Deadlines in family law cases need to be treated seriously. Sometimes they are very long (commencing a case 2 years after the end of a de facto relationship), sometimes they are very short (28 days to lodge an appeal after an order has been made). Consider the following case, in which an appeal was not allowed due to the father’s late lodgement, disregarding the Family Law deadlines:
A father has had his application to reinstate an appeal relating to parenting orders dismissed due to his ‘tardiness’. He had argued that a delay in serving his appeal books was due to his former solicitors not releasing his file to him after a dispute over costs. That dispute was eventually resolved, but by then his appeal had lapsed, and the mother would not agree to it being reinstated. After allowing another nine weeks to pass, the father filed his application for reinstatement of the appeal.
The court accepted that the father would have found preparing for his appeal difficult without his former lawyers’ file, however the judge pointed out that the father could have made copies of relevant documents from the court file, and that the father had made no explanation for not doing this. Although the father had retained new solicitors, it is unclear from the judgment why they did not assist the father in obtaining copies of his file, nor why they enabled him to allow nine weeks to pass before filing his application.
Also working against the father was the fact that he provided no explanation to the court for the nine week delay in filing his application to reinstate the appeal.
The takeaway from this case is how important it is to be aware of the time limitations for all aspects of your case. If you come to us having previously retained another solicitor, and find you are having difficulties obtaining your file for whatever reason, we will arrange obtaining copies from the court files for you. We will certainly not allow your matter to lapse out of time. Alliance Family Law has procedures in place to get a handle on files immediately, whether it’s getting solicitor access to the electronic court portal, physically attending court to read the court file, or making arrangements to obtain your file from your former lawyers, we take all appropriate steps to ensure you don’t miss out. We can also take steps such as ordering a transcript of your oral hearing, to read it and try to learn whether you have prospects of winning your appeal, before written reasons have even been formally sent out.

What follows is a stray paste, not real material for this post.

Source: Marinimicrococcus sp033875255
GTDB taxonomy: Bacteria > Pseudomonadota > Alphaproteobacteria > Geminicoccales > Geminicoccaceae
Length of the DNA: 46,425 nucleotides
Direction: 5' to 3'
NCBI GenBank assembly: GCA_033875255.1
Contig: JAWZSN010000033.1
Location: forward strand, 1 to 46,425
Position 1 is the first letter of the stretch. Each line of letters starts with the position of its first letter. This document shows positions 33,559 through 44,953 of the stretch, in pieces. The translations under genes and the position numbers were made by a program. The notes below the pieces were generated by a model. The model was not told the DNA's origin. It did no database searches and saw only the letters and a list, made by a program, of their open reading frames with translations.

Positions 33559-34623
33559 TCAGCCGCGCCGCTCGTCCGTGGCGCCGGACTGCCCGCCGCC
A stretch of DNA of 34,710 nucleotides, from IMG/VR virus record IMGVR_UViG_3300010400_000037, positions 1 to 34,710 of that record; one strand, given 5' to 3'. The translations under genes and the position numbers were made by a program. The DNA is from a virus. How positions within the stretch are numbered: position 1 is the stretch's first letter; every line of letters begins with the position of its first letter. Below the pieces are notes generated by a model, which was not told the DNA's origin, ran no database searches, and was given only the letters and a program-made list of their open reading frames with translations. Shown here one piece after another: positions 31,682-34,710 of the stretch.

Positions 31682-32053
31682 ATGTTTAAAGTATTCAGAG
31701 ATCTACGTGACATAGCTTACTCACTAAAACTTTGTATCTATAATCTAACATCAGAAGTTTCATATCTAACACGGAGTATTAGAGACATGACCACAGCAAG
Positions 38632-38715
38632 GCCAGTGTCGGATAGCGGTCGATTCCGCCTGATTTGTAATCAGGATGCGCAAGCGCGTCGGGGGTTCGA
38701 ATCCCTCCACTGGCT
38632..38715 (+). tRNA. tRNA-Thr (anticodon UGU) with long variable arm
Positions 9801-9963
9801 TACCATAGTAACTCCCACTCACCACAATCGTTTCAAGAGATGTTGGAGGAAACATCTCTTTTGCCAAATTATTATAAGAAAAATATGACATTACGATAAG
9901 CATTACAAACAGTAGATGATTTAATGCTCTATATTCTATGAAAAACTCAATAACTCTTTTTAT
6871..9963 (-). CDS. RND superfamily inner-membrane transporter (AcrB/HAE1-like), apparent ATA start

If you find that your case will be subject to delays that may have a reasonable explanation (such as factors beyond your control), we will work with you to ensure that the court is made fully aware of such reasons. We are experienced in drafting appropriate affidavits explaining delay and also advising on what warrants an inexcusable or unreasonable delay compared to what may be adequately explained. We aim to give you the best chance of success despite any delay.
The court does have discretion to allow extensions of time in some cases for the sole purpose of enabling the court to do justice—in other words, if strict compliance with the rules will cause an injustice to occur. However, this does not apply if a case is regarded as ‘doomed to fail’. Unfortunately for the father in the above case, his case was ultimately regarded as lacking merit. It was found that disallowing the appeal did not represent an injustice being carried out, and the application to reinstate the appeal was dismissed with costs.
When considering lodging an appeal, whether on time or otherwise, our experienced lawyers can talk to you about the process, the costs and your likely prospects of success before you spend any more money. “Winning” on an appeal doesn’t mean the other side pays your costs. You can find yourself spending $20,000 on an appeal, to find the Full Court sets aside the orders made due to error by your first judge, in which case you may only receive about $4,000 from the Attorney-General’s Department.
If issues relating to an appeal are relevant to your matter, please contact our Principal Solicitor Cristina Huesch or one of our experienced solicitors here at Alliance Family Law namely Sharla Stevens or Angela Li on (02) 6223 2400 to discuss your case as soon as possible.
Case referred to: Delamarre & Asprey (2015) FLC. http://www.austlii.edu.au/au/cases/cth/FamCAFC/2015/159.html